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Seeking Recommendations

I study languages because I believe that to communicate effectively in song I must understand the language well enough to know what I'm saying and recognize the nuances and subtleties of the poem. I am well along the path to doing that.

Language is not sufficient. I speak English fluently, yet perhaps there is something missing from my performances of Finzi and Butterworth, a certain something that is certainly there when I sing Copland and Ives; and the difference is not the accent. Nor is the reason as simple as being American.

I must have a thoroughly ingrained feeling for cultural and historical identity. How can I hope to play a Russian general, or a German prince, for example, if I don't understand what it means to be Russian or German, if I don't have within my experential database the references a Russian or German would draw from!

I sing American song well not by virtue of having grown up on American soil (because, technicalities aside, I did not). Rather, from day one I was immersed in American history and culture. All of us who are products of the American educational system have ingrained in us the idea, perhaps romanticized, of the pilgrims seeking freedom from oppression, of independence from a tyrannical monarchy, of western expansion seeking new opportunities, and of struggles between coexisting people of different cultural/racial identities. The underlying themes, what make the salient characteristics of the American spirit, are those of a people who are pioneering, independent, entrepreneurial, and yet struggle with contradictions between their "self-evident" truths and their social truths. True or not, we understand these things instinctively because they've been pounded into us from an early age.

I want to emulate that kind of understanding when I sing roles/songs from Russia, Germany, Austria, Italy, England, Spain, etc. The way to start — besides language, of course — is, I think, to learn their histories. And this is where you come in: I want your recommendations, if you have any.

I'm going to start with Russia. I learned last year that I need to focus on one language/culture at a time, so learning Russian history would complement my current fascination with the language, music, literature, and poetry. I want to read Orlando Figes' cultural history, which sounds tailor-made to my needs, only it only goes as far back as the early nineteenth century. Seeing as how American cultural identity extends back to the pilgrims when our history is only about 400 years old, focusing only on the past 200 years or Russian history seems a mockery of its great past. Can any of you recommend any comprehensive histories of Russia? Something that can help me understand where the Russian people come from, what drives them, what their essential character or spirit is?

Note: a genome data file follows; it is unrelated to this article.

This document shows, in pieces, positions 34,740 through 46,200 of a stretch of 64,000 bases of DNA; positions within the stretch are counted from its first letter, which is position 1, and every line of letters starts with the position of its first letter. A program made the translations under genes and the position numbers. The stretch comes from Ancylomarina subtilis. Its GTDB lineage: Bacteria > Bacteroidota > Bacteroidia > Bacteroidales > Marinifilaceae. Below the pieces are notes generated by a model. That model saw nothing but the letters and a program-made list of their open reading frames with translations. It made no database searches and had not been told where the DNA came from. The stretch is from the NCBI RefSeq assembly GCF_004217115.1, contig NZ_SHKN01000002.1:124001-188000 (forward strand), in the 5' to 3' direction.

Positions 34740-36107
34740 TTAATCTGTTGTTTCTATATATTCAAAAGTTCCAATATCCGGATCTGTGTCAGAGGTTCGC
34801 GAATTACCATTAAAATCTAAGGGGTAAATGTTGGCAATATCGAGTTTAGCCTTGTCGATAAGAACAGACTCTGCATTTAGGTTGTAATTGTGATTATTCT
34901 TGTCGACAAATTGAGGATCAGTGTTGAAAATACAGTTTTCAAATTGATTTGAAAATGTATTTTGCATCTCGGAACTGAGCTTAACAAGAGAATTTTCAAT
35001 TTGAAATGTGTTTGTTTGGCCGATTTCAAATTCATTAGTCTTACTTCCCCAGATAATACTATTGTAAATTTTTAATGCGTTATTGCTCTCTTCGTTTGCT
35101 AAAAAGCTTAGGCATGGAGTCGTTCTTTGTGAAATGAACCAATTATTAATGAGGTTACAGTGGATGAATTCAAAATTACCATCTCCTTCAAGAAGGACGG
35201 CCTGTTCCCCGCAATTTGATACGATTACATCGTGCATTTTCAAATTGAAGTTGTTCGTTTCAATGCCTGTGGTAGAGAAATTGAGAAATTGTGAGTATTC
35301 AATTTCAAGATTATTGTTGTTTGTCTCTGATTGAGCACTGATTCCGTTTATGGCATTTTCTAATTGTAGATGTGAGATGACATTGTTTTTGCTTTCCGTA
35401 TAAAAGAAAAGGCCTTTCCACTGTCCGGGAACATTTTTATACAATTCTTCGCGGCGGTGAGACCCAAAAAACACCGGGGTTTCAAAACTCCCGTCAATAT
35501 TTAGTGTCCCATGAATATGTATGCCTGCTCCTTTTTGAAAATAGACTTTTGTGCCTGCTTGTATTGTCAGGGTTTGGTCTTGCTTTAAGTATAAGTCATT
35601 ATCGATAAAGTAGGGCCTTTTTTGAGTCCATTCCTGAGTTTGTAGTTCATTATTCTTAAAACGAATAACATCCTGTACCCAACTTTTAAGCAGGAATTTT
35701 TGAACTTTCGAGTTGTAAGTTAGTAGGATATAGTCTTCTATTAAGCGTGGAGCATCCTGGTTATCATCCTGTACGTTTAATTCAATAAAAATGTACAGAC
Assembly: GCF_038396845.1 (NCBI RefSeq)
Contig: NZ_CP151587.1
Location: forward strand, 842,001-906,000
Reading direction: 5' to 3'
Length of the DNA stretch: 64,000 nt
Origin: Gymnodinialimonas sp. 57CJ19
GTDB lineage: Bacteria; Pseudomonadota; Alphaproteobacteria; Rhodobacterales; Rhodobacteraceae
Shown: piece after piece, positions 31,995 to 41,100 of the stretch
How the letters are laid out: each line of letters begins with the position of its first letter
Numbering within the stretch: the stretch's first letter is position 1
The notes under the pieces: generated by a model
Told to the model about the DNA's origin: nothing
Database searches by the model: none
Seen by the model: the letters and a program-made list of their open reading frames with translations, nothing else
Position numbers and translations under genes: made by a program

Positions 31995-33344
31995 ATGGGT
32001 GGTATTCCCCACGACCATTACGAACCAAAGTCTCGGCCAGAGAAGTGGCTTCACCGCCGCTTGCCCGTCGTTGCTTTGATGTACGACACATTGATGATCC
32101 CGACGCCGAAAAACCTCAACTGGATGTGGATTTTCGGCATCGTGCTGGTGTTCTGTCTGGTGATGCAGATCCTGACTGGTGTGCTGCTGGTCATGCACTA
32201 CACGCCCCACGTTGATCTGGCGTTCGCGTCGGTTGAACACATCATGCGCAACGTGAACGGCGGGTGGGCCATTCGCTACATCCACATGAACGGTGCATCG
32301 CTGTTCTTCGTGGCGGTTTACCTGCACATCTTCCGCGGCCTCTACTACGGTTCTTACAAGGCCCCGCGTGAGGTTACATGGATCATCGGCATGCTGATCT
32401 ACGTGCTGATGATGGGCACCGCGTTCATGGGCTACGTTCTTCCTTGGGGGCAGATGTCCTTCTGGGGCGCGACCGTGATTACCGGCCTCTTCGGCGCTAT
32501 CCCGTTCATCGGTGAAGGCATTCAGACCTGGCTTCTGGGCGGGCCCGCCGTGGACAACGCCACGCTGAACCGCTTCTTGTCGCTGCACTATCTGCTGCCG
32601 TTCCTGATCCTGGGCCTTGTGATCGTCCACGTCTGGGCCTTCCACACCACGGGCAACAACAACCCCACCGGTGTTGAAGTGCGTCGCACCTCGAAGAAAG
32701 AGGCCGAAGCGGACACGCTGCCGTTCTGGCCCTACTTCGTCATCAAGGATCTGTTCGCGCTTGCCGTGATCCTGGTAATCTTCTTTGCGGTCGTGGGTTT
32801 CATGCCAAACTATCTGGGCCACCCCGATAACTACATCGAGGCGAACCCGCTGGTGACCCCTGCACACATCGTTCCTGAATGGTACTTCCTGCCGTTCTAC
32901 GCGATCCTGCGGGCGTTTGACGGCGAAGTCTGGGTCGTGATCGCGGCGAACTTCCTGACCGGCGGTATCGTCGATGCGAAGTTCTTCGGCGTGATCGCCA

Next I think would be either Germany or Italy. Any ideas there? Or perhaps of other regions of the world that could be of use to me? Any recommendations, however tangential they may seem, are welcome.


( 16 comments — Leave a comment )
Aug. 22nd, 2008 12:31 am (UTC)
Mind Travels
You didn't pay enough attention when I told you about Steinbeck's Travels With Charlie, in which he discussed cultural heritage. He concluded, in part, that while the Americans have a distinct national spirit, such a feeling is lacking, fractured or fragmented in the nationals of everywhere else. The United States wasn't troubled by class warfare to the extent other civilizations were.

The United States has (or had and is losing) a single and singular heritage. Russia has multiple heritages, from the slavish imitation of Parisian fashion to the willingness to suicide with a pistol in the chance they might win a stick of gum or other prize equally trivial. They are wild and conflicted.

There are no Italians: there are Sicilians, Romans and so on. Who you are depends on which city you came from. Until fairly recently there was no national language but the languages of the different regions were similar enough that they could communicate reasonably well. Then, too, different regions of the country were conquered by the armies of different nations.

You might say the people of the United States are like the chimera, creatures constructed from different animals (cultures) who are alike because they are completely different from the parts they inherited.
Aug. 22nd, 2008 12:54 am (UTC)
Re: Mind Travels
It's, um, amusing when you make comments like this. I've read Travels with Charley, fwiw, and lots of other Steinbeck. Never mind that his assertion is wrong. My own experience with music, art, and literature tells me so.

I know these broad generalizations. I want in depth background.

A German has a very distinct cultural identity. It may come from distinct sources, but there is no mistaking the Germanic spirit for the French.